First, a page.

Johnson says he would end talks on US trade deal if NHS was put on the table

Tory leader plays down poll pointing to Conservative majority of almost 70 seats, insisting the election remains close

Labour leader Jeremy Corbyn before a Channel Four election debate on climate. “I’m always the last one to turn the heating on.” Photograph: Kirsty O’Connor-WPA Pool/Getty Images

Labour leader Jeremy Corbyn before a Channel Four election debate on climate. “I’m always the last one to turn the heating on.” Photograph: Kirsty O’Connor-WPA Pool/Getty Images


Boris Johnson has said he would shut down negotiations on a trade deal with the US if Donald Trump sought to put the National Health Service (NHS) on the table.

“You walk away. Literally, that would be it. There’s no point in continuing the conversation,” the British prime minister told ITV News.

Mr Johnson was speaking after Labour published leaked documents showing that US trade negotiators demanded full market access in any trade deal, and that British and US officials discussed changes to patents for drugs that could make them more expensive for the NHS.

He played down a major poll by YouGov pointing to a Conservative majority of almost 70 seats after next month’s election, insisting that the contest remained close.

Labour will on Friday woo voters in the midlands and the north of England, where dozens of its seats are at risk, by launching a manifesto for every region of England.

Shadow chancellor John McDonnell said Labour would invest in every part of England, bringing new jobs and industries, improving transport links and spending more on public services.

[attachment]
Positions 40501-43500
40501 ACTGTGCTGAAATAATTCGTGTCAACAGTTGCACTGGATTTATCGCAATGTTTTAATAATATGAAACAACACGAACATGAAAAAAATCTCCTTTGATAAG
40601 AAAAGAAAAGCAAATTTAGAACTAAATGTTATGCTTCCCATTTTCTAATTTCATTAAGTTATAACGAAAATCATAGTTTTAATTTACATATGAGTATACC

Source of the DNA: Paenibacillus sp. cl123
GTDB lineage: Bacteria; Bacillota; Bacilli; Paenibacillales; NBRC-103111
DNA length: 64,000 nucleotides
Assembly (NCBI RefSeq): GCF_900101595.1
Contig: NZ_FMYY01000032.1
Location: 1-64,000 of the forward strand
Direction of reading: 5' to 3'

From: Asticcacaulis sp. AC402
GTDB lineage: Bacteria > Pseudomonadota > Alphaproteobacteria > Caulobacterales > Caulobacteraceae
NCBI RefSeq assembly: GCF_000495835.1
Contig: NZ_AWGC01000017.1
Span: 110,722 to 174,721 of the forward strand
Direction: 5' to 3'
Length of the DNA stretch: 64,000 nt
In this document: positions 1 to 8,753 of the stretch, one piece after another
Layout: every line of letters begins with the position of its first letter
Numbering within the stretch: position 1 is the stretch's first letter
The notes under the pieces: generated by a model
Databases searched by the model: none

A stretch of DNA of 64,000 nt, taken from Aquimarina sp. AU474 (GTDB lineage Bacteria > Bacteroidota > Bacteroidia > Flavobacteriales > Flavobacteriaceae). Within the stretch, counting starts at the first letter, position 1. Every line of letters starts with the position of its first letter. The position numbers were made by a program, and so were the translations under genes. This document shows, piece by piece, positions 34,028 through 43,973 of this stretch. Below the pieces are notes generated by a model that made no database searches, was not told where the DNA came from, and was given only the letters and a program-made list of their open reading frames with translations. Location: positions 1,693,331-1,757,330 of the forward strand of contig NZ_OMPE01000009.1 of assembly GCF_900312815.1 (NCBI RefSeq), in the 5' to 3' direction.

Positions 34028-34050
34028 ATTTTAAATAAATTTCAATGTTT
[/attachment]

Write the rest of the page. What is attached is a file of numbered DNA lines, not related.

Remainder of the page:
“This election is a chance to bring our country back together. Britain is one of the most unequal countries in Europe but under Labour that will change. Labour will govern for the whole of Britain, handing wealth and power back to every community, and giving everyone a better life,” Mr McDonnell said.

Polls suggest that Labour is most vulnerable to the Conservatives in seats which voted Leave in 2016, while the Liberal Democrats are losing ground.

The Conservatives accused Labour of trying to distract voters from the party’s policy on Brexit, which Mr Johnson criticised as offering voters a second referendum with no real Brexit option.

“The Corbyn deal, when you dig into it, what is it? It’s actually remaining in the EU in all but name. I mean, he’s in the customs union, he’s in the single market. I mean, what is he doing? So the risk is that in a referendum next year you’re going to have two varieties of Remain. One worse than the other.”

Melting ice sculpture 

The Conservatives reported Channel Four to the broadcasting watchdog Ofcom for bias after the broadcaster replaced Mr Johnson with a melting ice sculpture when he declined to take part in a leaders’ debate about climate change.

Brexit Party leader Nigel Farage also stayed away and was represented by an ice sculpture, but the leaders of Labour, the SNP, the Liberal Democrats, Plaid Cymru and the Greens took part.

The five leaders agreed on the target of 2030 for net zero carbon emissions, but differed on the details of how to reach it.

Asked about his personal resolution to reduce his impact on the climate, Mr Corbyn said he was already sparing in the use of energy.

“I’m always the last one to turn the heating on. In fact, we turned it on for the first time last week in my house, and that was a very low temperature anyway, and I turned it off pretty quickly after that. 

“I’m quite miserable actually on this basis because I don’t like to see the waste of energy that goes with it.”